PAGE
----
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Books for 2012

January 3, 2012

So it’s time for a new reading list.  I haven’t joined any reading challenges yet, other than the 52 books in 52 weeks challenge.   I’m sure I don’t read a book a week, but I come close to 52 every year and it’s a good way to remind myself that I love to read and that I need to read more for myself!

Here then is my list (which I’m sure I’ll veer off of; just ask me about a certain book I’ve had on my reading list for 4 years without once cracking it open!)  But it’s a good starting point.  Like last year though, it’s heavily weighted towards fiction, so will someone please do me a favor and give me some fabulous nonfiction titles to read?  I love history…and music.

  1. Troubled Waters by Dean Hughes (Hearts of the Children vol. 2–continuation of the WWII series Children of the Promise that I read last year)
  2. How Many Roads?  by Dean Hughes (vol. 3)
  3. Take Me Home  by Dean Hughes (vol. 4)
  4. So Much of Life Ahead by Dean Hughes (vol. 5)
  5. Eldorado by Baroness Orczy (read The Scarlet Pimpernel last fall and wanted to read the sequel that figures into the movie)
  6. The Greater Journey by David McCullough (got distracted from this last summer after getting to page 30)
  7. The Killer Angels by Michael Shaara
  8. In the heart of the sea : the tragedy of the whaleship Essex by Nathaniel Philbrick
  9. The History of the Ancient World by Susan Wise Bauer (intended to start this in August but never did)
  10. Curse of the Narrows: The Halifax Disaster of 1917 by Laura MacDonald
  11. The Bronze Bow by Elizabeth George Speare (to discuss with A for school)
  12. The Eagle of the Ninth by Rosemary Sutcliff (to discuss with A for school)
  13. The Silver Branch by Rosemary Sutcliff (ditto)
  14. The Lantern Bearers by Rosemary Sutcliff (ditto)
  15. Black Ships Before Troy by Rosemary Sutcliff (read aloud with boys)
  16. The Wanderings of Odysseus by Rosemary Sutcliff (read aloud with boys) (maybe I should have a whole category devoted to Sutcliff, as we’ll probably read her Arthur books when we hit medieval history next fall)
  17. The Invention of Hugo Cabret (for boys’ bookclub and so we can see the movie)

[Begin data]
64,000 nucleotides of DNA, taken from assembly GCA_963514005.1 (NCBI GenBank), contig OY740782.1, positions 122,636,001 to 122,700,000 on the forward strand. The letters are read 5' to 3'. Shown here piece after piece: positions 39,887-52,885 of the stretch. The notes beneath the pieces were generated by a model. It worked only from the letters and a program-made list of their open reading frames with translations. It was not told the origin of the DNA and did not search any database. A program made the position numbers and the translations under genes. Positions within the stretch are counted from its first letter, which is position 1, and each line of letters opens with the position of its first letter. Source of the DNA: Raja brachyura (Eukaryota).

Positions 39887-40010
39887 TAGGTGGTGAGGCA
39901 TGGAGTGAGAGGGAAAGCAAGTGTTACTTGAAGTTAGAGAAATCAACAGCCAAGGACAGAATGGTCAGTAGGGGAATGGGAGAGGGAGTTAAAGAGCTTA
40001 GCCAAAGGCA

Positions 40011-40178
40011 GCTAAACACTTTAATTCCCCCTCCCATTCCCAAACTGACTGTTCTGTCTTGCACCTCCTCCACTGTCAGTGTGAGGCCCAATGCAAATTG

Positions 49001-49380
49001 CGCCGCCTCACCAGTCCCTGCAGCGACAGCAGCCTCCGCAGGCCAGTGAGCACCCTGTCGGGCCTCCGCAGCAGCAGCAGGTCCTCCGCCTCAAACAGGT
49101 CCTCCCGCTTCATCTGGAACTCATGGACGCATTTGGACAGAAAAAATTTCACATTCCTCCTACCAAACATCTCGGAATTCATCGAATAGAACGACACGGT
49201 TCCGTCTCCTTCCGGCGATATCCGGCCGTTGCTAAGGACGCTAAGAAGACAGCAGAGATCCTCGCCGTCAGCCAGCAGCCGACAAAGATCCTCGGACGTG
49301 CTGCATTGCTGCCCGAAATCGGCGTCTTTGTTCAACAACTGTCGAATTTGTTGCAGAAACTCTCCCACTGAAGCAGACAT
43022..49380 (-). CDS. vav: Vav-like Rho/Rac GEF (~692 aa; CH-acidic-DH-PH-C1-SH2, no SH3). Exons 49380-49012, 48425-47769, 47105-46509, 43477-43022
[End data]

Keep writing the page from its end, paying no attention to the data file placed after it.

18. The House of the Seven Gables by Nathaniel Hawthorne (because I’ve never read it and I’m interested after seeing the House in Salem, MA, this fall)
  19. Cranford by Elizabeth Gaskell (so I can see the movie)
  20. Emma by Jane Austen (re-read because I finally saw the 2009 movie and want to see if I’ll like Emma in the book any better after having seen that movie version)
  21. Sallie and Captain Sam (an account of a sea captain and his wife that comes out of DH’s family history in Maine in the 1850s; we picked up the book on our trip back East)

What are you reading this year?

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4 Comments leave one →
  1. Sheila permalink
    January 3, 2012 9:10 pm

    I just finished The Invention of Hugo Cabret. I enjoyed it, it’s a fast, fast read even though it appears so thick. Your boys will probably love it. I have the Scarlet Pimpernel book and movie and have neither read nor watched it! I should make that a goal.

  2. Tamaran permalink
    January 4, 2012 8:32 am

    Love your list. We should totally pick something off your list for our next book club book.

  3. January 5, 2012 8:59 am

    Yes, you should have a whole category devoted to Rosemary Sutcliff ! Maybe you and/or ‘A would like to post what you think when you have read and discussed at http://www.rosemarysutcliff.com

  4. January 5, 2012 9:03 am

    PS Rosemary (a relative of mine) was home-schooled until aged about eleven, developing her love of history and story-telling from being read to by her mother. Her autobiography Blue Remembered Hills it a very touching account of her early life, and of becoming a miniature painter via art school, before she became a writer, even though early childhood illness had not only ket her out of school, but left her with severe physical disabilities.she had serious physical disabilities.

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